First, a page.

And, yes, we were quite excited about that transaction: first, there was a sense of achievement as the ‘order’ went through, without the help of any tech-savvy youngster. Then we smiled when the consignment arrived home promptly by courier. Finally, as the top fitted us perfectly, we were beaming and ready to show off — both the shirt and our tech skills. 

All was well! So, why did we not continue with the merry, trendy, easy trading? That’s because, perhaps, we are the old-school sticklers for the brick-and-mortar shopping. Till we ‘see’ and ‘feel’ an item, we don’t feel quite comfortable about buying it. Though, some friends have told me that to overcome this hesitation and at the same time also take advantage of the appealing price tags of web portals, they go to shops first to check out the products and then go online to place orders.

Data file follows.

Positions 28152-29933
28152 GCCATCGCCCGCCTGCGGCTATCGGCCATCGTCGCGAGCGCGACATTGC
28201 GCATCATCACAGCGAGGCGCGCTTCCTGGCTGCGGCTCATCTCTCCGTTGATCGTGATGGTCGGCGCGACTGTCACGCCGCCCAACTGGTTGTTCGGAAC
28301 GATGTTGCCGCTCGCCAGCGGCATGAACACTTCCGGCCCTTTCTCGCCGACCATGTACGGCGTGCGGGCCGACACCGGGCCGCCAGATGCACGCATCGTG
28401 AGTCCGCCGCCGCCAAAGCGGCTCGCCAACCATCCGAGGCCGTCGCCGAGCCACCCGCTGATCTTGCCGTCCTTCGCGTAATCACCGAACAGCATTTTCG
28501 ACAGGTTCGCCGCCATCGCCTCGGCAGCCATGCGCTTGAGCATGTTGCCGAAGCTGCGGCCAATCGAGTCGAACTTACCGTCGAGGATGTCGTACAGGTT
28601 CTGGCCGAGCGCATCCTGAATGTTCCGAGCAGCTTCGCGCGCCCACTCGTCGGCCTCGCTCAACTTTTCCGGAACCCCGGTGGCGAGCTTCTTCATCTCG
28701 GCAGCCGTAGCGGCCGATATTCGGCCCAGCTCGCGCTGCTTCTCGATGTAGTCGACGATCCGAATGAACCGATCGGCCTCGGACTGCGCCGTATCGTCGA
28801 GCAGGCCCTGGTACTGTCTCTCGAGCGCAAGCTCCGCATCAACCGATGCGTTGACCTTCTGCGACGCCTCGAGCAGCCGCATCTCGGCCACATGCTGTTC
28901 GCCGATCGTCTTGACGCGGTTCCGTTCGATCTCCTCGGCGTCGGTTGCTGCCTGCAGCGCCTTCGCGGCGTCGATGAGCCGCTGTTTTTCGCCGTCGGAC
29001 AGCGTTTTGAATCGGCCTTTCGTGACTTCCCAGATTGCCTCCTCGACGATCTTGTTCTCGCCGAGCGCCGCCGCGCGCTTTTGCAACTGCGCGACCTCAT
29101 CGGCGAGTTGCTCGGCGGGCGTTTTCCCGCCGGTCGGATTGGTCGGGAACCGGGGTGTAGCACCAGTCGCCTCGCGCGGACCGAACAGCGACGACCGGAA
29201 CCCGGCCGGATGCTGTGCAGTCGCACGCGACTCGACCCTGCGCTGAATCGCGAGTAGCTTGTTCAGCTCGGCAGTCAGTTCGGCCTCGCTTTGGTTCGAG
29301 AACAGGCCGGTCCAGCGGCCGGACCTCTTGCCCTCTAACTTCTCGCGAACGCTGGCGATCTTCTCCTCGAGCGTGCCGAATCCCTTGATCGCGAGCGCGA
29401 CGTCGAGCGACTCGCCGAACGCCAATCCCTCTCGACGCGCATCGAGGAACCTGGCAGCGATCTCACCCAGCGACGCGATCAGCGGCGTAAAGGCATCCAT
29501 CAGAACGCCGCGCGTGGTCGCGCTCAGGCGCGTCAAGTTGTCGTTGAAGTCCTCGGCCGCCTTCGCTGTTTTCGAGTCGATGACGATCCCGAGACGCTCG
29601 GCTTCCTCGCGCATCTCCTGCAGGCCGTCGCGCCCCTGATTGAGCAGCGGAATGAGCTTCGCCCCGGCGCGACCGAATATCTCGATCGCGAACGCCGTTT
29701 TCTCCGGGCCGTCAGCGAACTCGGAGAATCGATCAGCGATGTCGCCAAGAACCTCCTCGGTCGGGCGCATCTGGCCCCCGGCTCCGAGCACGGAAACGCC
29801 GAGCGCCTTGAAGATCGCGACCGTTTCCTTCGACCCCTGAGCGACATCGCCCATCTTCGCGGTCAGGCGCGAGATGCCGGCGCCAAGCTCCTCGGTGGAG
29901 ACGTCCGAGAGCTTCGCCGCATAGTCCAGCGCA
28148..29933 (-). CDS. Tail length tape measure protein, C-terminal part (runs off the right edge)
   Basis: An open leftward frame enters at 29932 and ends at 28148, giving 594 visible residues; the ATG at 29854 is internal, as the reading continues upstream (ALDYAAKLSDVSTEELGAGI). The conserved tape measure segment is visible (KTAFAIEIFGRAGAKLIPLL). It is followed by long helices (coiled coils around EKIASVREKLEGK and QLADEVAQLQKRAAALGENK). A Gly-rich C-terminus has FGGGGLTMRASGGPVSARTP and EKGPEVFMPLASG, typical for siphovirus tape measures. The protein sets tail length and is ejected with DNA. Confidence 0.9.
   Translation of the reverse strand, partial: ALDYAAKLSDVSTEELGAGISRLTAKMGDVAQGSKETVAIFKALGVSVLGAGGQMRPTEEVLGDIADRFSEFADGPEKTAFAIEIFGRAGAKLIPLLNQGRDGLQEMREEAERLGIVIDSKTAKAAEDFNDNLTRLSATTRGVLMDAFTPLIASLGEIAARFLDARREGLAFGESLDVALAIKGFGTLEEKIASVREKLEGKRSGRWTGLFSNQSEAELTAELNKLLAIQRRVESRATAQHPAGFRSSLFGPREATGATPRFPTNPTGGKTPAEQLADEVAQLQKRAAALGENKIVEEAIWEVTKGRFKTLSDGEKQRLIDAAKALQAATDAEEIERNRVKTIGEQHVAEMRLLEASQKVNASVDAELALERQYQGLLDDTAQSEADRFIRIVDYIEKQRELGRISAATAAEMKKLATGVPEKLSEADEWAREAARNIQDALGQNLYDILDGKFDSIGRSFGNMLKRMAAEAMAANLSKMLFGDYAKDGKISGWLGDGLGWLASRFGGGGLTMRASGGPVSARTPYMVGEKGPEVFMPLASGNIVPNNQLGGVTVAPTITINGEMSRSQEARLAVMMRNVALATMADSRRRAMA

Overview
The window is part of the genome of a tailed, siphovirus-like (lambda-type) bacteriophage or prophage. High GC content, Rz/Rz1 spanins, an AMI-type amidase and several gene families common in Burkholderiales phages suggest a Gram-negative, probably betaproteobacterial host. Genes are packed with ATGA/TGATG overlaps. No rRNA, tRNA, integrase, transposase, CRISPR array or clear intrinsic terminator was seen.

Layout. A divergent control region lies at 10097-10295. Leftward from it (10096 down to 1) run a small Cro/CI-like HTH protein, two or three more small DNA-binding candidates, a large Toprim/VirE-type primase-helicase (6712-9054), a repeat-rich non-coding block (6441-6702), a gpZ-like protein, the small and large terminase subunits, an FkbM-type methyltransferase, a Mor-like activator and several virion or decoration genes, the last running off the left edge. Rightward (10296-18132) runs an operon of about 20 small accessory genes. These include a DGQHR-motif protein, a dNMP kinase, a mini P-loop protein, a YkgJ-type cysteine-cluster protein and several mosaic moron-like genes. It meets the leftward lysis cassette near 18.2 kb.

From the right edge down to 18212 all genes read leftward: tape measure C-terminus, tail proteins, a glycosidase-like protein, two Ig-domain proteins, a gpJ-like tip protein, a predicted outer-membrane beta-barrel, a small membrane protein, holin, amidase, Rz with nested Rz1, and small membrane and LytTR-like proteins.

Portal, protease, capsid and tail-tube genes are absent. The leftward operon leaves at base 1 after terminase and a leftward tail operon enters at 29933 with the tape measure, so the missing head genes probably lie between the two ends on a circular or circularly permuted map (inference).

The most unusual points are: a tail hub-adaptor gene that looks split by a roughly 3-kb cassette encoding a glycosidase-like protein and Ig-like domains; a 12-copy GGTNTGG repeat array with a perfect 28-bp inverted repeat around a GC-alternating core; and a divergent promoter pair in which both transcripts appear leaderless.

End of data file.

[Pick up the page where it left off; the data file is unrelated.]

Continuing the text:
Of course, the millennials (people who turned adults around the year 2000, the turn of this millennium) have no such compunctions. They are cool with ordering online and returning the merchandise if not found up to the mark. They have neither the inclination nor the time to go to a shop and try out that shoe or shirt or cart the grocery from the mart, or queue up at the bank to withdraw cash. For them, gravitating towards e-commerce for all this is the normal.

And, not surprisingly, it is to capture this burgeoning market that Walmart has decided to invest so much in Flipkart. The company president and CEO Doug McMillon stated: “India is one of the most attractive retail markets in the world, given its size and growth rate.” Walmart is betting on the fact that India's e-commerce market, pegged at a $38 billion today, is anticipated to grow up to $200 billion by the next 10 years. What turn the market takes and whether this really happens, only time will tell. And correspondingly, the panning out of the fate awaiting the traditional order of things would also be fascinating to watch.